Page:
A Complete Guide to the Mortgage Underwriting Process

February 2, 2021 | 5 min read | The mortgage process
the mortgage underwriting process, what is mortgage underwriting, what do underwriters look for, what does the underwriting process occur, what is the average underwriting process timeline

The underwriting process is a critical component of the mortgage financing journey. Reaching the underwriting phase means you are one step closer to your mortgage closing. Here is everything you need to know about the mortgage underwriting process and how to prepare! 

What is Mortgage Underwriting?

Mortgage underwriting is the process in which the underwriter does a deep-dive analysis of your credit history and financial background to determine if you are eligible for the loan program based on the lender’s guidelines.

When Does the Underwriting Process Occur?

Once you submit a complete loan application and provide all the necessary mortgage documentation, your loan will be submitted to underwriting. 

What Does a Mortgage Underwriter Do?

The mortgage underwriter is responsible for reviewing all your financial documents to ensure everything looks accurate and paints a clear picture of your financial profile. The underwriter will also assess the potential risk associated with your ability to repay the loan before issuing an approval.  The underwriter may review the following information to help draw a conclusion:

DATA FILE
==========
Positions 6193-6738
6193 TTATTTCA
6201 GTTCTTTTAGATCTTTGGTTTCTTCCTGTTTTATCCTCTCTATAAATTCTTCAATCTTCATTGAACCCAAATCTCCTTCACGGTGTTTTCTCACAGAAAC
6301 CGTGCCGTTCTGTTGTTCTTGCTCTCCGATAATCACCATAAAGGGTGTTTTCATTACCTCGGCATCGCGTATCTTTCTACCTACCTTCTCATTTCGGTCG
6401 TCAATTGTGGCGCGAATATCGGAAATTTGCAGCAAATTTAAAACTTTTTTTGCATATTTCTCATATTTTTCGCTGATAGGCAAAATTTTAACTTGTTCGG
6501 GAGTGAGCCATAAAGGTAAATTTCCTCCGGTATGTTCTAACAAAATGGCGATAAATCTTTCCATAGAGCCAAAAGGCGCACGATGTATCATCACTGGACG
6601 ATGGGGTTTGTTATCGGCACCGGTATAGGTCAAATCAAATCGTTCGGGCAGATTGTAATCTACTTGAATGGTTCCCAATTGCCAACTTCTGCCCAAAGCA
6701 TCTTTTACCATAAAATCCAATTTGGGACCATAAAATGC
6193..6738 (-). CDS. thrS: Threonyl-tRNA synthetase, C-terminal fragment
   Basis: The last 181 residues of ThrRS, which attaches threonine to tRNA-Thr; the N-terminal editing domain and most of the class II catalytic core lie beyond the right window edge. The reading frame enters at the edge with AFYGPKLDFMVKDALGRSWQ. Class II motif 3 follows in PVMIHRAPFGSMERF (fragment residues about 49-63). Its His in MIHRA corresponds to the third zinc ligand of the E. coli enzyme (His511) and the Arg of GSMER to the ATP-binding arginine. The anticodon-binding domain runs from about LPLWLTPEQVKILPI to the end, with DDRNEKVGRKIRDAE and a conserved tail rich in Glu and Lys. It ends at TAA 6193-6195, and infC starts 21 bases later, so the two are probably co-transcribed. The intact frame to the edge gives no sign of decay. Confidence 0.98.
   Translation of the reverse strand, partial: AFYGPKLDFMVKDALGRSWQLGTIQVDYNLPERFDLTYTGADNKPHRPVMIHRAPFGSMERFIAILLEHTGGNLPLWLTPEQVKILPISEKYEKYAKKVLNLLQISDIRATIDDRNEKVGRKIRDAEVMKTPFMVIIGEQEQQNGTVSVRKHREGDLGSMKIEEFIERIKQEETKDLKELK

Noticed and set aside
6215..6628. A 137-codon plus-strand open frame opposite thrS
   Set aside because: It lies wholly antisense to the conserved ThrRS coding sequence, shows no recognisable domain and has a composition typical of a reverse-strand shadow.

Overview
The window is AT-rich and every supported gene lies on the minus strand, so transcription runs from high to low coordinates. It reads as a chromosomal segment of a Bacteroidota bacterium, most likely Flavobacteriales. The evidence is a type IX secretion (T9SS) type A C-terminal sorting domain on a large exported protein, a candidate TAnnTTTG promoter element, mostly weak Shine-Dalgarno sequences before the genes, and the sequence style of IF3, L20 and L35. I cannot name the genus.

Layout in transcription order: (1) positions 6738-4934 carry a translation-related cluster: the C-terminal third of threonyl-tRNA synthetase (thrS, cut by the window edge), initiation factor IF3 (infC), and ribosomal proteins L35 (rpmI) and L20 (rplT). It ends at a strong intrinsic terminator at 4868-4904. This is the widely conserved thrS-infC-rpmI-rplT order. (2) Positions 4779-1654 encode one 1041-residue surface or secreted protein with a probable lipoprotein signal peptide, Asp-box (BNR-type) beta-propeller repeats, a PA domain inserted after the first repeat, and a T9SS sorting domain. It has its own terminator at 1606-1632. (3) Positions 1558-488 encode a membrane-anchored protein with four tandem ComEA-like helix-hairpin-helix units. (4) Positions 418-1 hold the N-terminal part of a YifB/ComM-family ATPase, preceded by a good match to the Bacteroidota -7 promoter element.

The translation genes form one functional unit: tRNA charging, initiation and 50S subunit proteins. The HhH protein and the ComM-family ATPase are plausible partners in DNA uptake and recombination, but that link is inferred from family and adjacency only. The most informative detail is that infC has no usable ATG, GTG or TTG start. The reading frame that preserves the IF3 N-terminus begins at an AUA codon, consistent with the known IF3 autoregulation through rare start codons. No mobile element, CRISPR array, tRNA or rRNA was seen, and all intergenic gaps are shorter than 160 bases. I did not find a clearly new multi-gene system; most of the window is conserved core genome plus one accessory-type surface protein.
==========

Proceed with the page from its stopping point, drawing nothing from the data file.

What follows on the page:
What Do Underwriters Look for When Reviewing that Information?

Your Credit Score and Credit History

Your credit report shows how you have handled debt in the past, such as credit card bills, student loans, or other mortgages. The underwriter will see if you have made those debt payments on time and how well you manage your credit allowance. 

Your Income and Employment History

Typically, the mortgage underwriter will look for about two years of steady income, especially if you are self-employed. They will review your pay stubs, employment verification letters, tax returns, and any other requested income or employment documents. Understanding how much money you earn each month helps a lender evaluate how much more monthly debt you may be able to handle. 

Income and employment verification is especially crucial in today’s environment. If you recently changed jobs, you may need to provide employment & income verification from your previous and current employer. The borrower should expect the underwriter to verify their employment multiple times throughout the mortgage process.

Your Assets

Assets refer to liquid cash in a checking or savings account. The underwriter needs to make sure you have enough liquid assets to cover the closing costs and your first mortgage payment. Additionally, reviewing your assets helps the underwriter understand how much money you may have to pay back the loan if you face unexpected hardship such as losing your job. 

Did you know – GuardHill offers asset-based mortgage programs that allow you to qualify for a loan based solely on your assets? 

Your Liabilities

Liabilities refer to debt or other financial responsibilities, such as alimony or child support. Understanding your current liabilities helps determine your debt-to-income ratio, which is an essential factor in deciding if you qualify for a specific loan program. 

The Appraisal